To put the email on here you go into the email and copy it, then paste it here.
Technically, it's against Netiquette (general "rules" of the Internet) and I'm also sure against the AW board rules to post private email, so I'd advise against doing this. I think the OP gave enough info about these emails in the first post, anyway.
 

herdon

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I've seen the body text of emails posted here. Nor do I think it is against net etiquette. Net etiquette would dictate that emails *from other posters on the board* not be posted in public. If someone were to get an email from a friend that they thought was funny so they posted it on a board -- that isn't wrong. Nor is posting an email from one of those "so and so died and left a fortune and I am the bank manager in Nigeria" letters. Nor is posting a possible agent scam.

Though, of course, the mods might disagree -- but I have seen emails posted here.
 

Stephania

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Thank you all. I don't want to break any rules concerning posting the email, unless I'm told it's okay.

BUT-- what I will do is take everyone's advice and ask questions as well as--ask for a list of novels she represents and had published. ;)

Boy, you really have to keep your eyes open, then again, I shouldn't say anything until I know for sure.
 

KAP

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She said she read the preview and ordered the book and read it twice

I don't know much about nothing, but if she actually bought and read your book, it sounds like less scammerlike to me. I wouldn't think they'd read a book, just troll around, get a rough feel for books through the preview, then scam.

I guess key words above are "if she actually bought and read your book."

I'd certainly want to find out her reputation as an agent before proceeding.

Best luck,
kap
 

victoriastrauss

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BUT-- what I will do is take everyone's advice and ask questions as well as--ask for a list of novels she represents and had published. ;)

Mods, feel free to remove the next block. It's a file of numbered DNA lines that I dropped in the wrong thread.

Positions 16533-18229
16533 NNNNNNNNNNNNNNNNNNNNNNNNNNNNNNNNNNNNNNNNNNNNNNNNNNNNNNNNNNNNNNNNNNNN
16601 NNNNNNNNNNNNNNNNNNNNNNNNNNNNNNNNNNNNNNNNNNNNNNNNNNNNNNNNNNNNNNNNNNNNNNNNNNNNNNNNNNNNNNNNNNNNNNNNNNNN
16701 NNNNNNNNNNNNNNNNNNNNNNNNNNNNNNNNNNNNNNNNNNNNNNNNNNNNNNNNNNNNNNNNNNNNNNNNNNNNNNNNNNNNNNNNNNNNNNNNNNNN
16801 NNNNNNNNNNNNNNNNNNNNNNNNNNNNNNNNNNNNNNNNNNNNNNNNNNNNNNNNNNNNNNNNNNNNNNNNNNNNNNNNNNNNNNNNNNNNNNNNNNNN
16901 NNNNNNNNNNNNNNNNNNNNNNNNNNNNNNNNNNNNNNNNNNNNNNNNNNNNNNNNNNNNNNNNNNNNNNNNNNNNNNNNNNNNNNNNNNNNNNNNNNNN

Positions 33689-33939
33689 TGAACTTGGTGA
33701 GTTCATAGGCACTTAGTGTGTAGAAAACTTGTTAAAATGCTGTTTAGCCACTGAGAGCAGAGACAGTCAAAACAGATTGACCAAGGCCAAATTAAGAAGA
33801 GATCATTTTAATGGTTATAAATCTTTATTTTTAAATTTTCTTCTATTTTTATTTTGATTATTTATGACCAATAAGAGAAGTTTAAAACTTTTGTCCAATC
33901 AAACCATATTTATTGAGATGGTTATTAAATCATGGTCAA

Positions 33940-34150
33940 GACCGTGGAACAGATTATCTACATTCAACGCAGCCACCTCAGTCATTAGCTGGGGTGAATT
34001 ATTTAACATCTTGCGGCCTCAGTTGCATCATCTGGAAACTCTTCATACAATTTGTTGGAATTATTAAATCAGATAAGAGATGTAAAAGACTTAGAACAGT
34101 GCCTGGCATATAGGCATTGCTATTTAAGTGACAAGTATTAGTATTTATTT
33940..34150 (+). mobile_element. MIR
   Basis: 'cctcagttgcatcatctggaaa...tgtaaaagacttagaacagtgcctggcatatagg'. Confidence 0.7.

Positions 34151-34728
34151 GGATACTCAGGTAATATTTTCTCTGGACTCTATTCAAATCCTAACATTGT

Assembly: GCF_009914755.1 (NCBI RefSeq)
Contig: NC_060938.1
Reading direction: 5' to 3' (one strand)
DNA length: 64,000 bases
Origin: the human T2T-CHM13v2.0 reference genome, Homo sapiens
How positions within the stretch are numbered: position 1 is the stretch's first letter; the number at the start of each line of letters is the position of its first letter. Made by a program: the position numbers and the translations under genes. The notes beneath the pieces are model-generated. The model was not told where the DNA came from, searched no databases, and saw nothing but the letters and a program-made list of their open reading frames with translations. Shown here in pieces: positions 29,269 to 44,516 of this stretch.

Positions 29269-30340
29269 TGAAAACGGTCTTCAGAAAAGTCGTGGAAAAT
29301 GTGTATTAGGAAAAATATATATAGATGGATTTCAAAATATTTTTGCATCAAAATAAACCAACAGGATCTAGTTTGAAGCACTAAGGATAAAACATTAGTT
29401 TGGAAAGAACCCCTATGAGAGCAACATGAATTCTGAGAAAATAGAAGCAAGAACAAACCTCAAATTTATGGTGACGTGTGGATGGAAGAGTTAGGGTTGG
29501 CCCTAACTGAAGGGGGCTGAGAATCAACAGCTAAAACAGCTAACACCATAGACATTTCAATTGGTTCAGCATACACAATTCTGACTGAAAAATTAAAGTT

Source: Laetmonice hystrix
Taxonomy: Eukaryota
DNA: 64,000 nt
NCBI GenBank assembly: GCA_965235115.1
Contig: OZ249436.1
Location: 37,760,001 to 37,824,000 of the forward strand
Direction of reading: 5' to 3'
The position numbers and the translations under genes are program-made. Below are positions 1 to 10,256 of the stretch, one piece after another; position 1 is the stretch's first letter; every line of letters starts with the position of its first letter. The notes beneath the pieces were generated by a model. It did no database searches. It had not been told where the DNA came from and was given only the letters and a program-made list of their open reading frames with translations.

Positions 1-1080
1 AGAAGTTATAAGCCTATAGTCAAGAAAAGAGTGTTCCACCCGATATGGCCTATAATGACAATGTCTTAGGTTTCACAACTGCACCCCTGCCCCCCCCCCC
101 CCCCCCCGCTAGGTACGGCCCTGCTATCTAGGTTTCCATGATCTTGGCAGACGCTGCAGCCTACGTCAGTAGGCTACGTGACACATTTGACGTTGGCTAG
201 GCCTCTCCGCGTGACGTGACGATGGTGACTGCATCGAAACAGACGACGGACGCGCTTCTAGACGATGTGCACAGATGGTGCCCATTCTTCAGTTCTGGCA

A list of novels or authors she represents means nothing unless she has sold their books. Ask her for a list of her sales in the past 12 months. A reputable agent who has shown interest in your work should be happy to respond.

A reputable agent will either have a verifiable track record of book sales to advance-paying publishers, or, if she's new, will have previously worked in publishing or for another reputable agency. This also means she should be researchable--that putting her name or the name of her agency into Google should turn up at least some results. When you can find absolutely nothing on someone who claims to be a literary agent, it's good reason for some extra caution, especially if they've solicited you.

- Victoria
 

herdon

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You should save yourself some time and put it in your sig!

I have to admit, every time I see it I recall a scene from Sports Night (the best t.v. series ever canceled after two seasons -- with Firefly being the best canceled after one season, of course):

"Does the fly have any other superpowers we should know about?"

"Well, Jeremy thinks it might have some sort of stealth capability."
 

Stephania

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Well, egg on my face! I sent Mrs. Prettyman two emails saying I was interested in talking with her and would appreciate a list of authors and novels she’s represented. I also explained my husband is an attorney and would be in on our conversations. Haven’t heard a thing. That’s that!

According to her first email she worked from home and lived in beautiful Maine. I even went into anywho.com for Maine and no phone, no listing. Doesn’t mean it’s not an unpublished one. I went into zaba and found a Prettyman in Maine but it was a male. I’m learning very quickly! No magic wand, or fairy godmother for me.

I guess my husband is right when he said, my dream won't seek me out, I have to seek IT out. Back to the drawing board. I think I'll have to set aside a couple of hours a day and read all of Uncle Jim's threads, as well as everyone elses. I can't go wrong, knowledge is power. Hopefully in my case, knowledge will be success.